Research article | Open | Open Peer Review | Published:
Environmental contamination and risk factors for transmission of highly pathogenic avian influenza A(H5N1) to humans, Cambodia, 2006-2010
BMC Infectious Diseasesvolume 16, Article number: 631 (2016)
Highly pathogenic avian influenza A (H5N1) virus has been of public health concern since 2003. Probable risk factors for A(H5N1) transmission to human have been demonstrated in several studies or epidemiological reports. However, transmission patterns may differ according to demographic characteristics of the population and local practices. This article aggregates these data from three studies with data collected in the previous surveys in 2006 and 2007 to further examine the risks factors associated with presence of anti-A(H5) antibodies among villagers residing within outbreak areas.
We aggregated 5-year data (2006–2010) from serology survey and matched case-control studies in Cambodia to further examine the risks factors associated with A(H5N1) infection among villagers in the outbreak areas.
Serotesting among villagers detected 35 (1.5 % [0–2.6]) positive cases suggesting recent exposure to A(H5N1) virus. Practices associated with A(H5N1) infection among all ages were: having poultry cage or nesting area under or adjacent to the house (OR: 6.7 [1.6–28.3]; p = 0.010) and transporting poultry to market (OR: 17.6 [1.6–193.7]; p = 0.019). Practices found as risk factors for the infection among age under 20 years were swimming/bathing in ponds also accessed by domestic poultry (OR: 4.6 [1.1–19.1]; p = 0.038). Association with consuming wild birds reached borderline significance (p = 0.066).
Our results suggest that swimming/bathing in contaminated pond water and close contact with poultry may present a risk of A(H5N1) transmission to human.
Highly pathogenic avian influenza A (H5N1) virus has been of public health concern since 2003, particularly in south-east Asia and Egypt. The virus causes mass die-off in domestic poultry, occasionally infecting humans. As of 04 April 2016, 850 confirmed cases of A(H5N1) human infections worldwide with 449 deaths have been reported to the World Health Organization . Probable risk factors for A(H5N1) transmission to human have been demonstrated in several studies or epidemiological reports . However, transmission patterns may differ according to demographic characteristics of the population and practices leading to contact with poultry  and may be impacted by domestic waterfowl density and local geo-ecological settings .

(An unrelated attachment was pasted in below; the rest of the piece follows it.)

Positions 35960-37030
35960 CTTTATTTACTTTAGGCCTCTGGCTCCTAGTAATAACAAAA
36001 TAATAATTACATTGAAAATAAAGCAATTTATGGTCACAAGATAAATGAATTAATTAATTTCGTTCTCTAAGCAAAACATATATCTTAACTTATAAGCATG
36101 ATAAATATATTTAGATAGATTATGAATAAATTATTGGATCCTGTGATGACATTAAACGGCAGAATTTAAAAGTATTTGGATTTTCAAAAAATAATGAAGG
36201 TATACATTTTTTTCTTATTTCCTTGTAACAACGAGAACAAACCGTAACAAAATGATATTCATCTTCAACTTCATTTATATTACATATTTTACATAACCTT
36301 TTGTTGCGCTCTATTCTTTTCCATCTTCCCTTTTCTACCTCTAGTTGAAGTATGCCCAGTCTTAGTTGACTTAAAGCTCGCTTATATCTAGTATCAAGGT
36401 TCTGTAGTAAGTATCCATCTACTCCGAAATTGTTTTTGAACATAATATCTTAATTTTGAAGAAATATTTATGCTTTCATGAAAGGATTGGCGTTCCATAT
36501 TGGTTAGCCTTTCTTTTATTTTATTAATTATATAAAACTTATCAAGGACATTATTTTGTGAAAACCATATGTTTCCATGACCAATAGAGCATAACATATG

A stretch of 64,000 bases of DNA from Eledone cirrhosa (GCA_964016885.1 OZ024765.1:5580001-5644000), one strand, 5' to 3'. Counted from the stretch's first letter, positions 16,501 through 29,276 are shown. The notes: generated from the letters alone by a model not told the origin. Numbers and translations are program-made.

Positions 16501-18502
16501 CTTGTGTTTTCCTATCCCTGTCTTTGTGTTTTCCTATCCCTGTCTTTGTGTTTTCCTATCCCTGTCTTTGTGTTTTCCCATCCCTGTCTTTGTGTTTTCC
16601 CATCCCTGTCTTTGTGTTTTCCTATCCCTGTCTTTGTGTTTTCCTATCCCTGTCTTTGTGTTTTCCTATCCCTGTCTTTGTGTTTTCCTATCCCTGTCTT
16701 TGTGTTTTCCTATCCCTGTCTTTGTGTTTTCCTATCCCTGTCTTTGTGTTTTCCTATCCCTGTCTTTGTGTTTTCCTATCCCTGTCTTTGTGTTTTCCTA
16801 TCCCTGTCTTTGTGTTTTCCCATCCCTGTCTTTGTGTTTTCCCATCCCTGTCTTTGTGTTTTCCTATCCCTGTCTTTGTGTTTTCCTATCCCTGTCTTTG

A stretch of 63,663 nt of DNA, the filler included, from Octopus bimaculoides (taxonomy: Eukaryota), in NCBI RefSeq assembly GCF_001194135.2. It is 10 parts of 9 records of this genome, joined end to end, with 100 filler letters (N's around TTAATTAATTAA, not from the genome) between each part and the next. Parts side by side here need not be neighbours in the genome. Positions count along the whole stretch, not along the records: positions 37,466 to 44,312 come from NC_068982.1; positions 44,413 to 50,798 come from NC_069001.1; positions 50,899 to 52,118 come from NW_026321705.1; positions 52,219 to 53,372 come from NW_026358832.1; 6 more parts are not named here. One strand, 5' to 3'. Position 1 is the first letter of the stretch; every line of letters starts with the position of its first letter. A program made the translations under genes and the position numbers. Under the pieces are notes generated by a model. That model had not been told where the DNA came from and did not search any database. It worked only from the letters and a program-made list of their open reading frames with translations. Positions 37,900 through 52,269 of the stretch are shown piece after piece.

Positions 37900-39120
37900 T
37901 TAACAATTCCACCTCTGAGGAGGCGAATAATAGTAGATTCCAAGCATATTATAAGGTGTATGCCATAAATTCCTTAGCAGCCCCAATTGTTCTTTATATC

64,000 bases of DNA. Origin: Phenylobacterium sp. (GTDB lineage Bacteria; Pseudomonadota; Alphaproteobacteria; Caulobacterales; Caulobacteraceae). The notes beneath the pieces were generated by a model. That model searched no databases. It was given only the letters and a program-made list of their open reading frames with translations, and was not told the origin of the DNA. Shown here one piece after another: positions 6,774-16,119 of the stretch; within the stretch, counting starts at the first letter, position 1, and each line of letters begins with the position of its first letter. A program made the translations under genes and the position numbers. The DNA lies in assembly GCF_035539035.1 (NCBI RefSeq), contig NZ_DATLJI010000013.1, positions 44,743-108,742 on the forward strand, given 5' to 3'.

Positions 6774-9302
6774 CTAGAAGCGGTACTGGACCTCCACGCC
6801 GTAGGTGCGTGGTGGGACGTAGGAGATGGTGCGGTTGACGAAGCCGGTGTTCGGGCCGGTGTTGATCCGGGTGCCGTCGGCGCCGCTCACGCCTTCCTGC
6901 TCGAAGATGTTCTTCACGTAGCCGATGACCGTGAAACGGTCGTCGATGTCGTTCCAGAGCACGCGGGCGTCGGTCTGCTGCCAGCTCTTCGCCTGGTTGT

In 2005, the first human case of A(H5N1) infection was reported in Cambodia, a country of approximately 15 million population. As of 04 April 2016, 56 confirmed cases have been identified, 37 of these fatal . An investigation followed the identification of the first four human cases which found no evidence of mild or asymptomatic infection in the population . Further investigations around the 5th, 6th and 7th human cases between 2006 and 2007, however, found evidence of mild or asymptomatic infections among villagers. These early studies explored the extent of contact with poultry and potential risk factors for A(H5N1) infections in humans, underscoring the possibility of an environmental source [6, 7]. As Cambodia continued to identify more A(H5N1) human cases during 2008–2010, we conducted three community investigations. This article aggregates these data from the three studies with data collected in the previous surveys in 2006 and 2007 to further examine the risks factors associated with presence of anti-A(H5) antibodies among villagers residing within the outbreak areas.
Documenting A(H5N1) circulation in poultry
Within one day after identification of a A(H5N1) human case, investigation teams from the National Veterinary Research Institute (NaVRI) and from Institut Pasteur in Cambodia (IPC) went to the village of the patient and conducted household visits within a one-kilometer radius of each case’s house. Household heads were interviewed using a standardized questionnaire, collecting information on poultry morbidity and mortality during the past 3 months including number of sick and dead poultry, dates of onset and symptoms. Venous blood, tracheal swab and cloacal swab specimens were taken from ≤10 randomly selected ducks in each household with duck flocks (chickens being extremely sensitive to A(H5N1) infection, no samples were taken from apparently healthy chickens). Blood samples were stored in 5 mL tubes without additive. Swab samples were put in tubes containing viral transport media (VTM) and shipped at temperature 4–8 °C to NaVRI laboratory in Phnom Penh within 48 h.
A(H5N1) serological surveys in humans
During 2006–2010, six confirmed A(H5N1)-infected human cases were identified in five villages of five Cambodian provinces. Teams from IPC, the Cambodian Communicable Disease Control Department (Ministry of Health) and from the World Health Organization (WHO) conducted serological investigations in humans within a one-kilometer radius area approximately four to ten weeks after confirmation of the human A(H5N1) index cases. The objective was to interview and sample all villagers using a standardized questionnaire to collect demographic, poultry exposure and environmental exposure data for the three months preceding symptom onset in index cases. For children aged <12 years old, parents or guardians were interviewed. We used major social events such as Khmer or Lunar New Year, or Water Festival as temporal markers to help respondents recall past activities . Informed consent was obtained and blood samples (5 mL) collected in tubes without additive were taken from all members of households and sent to IPC at temperature 4–8 °C within 48 h for serology testing.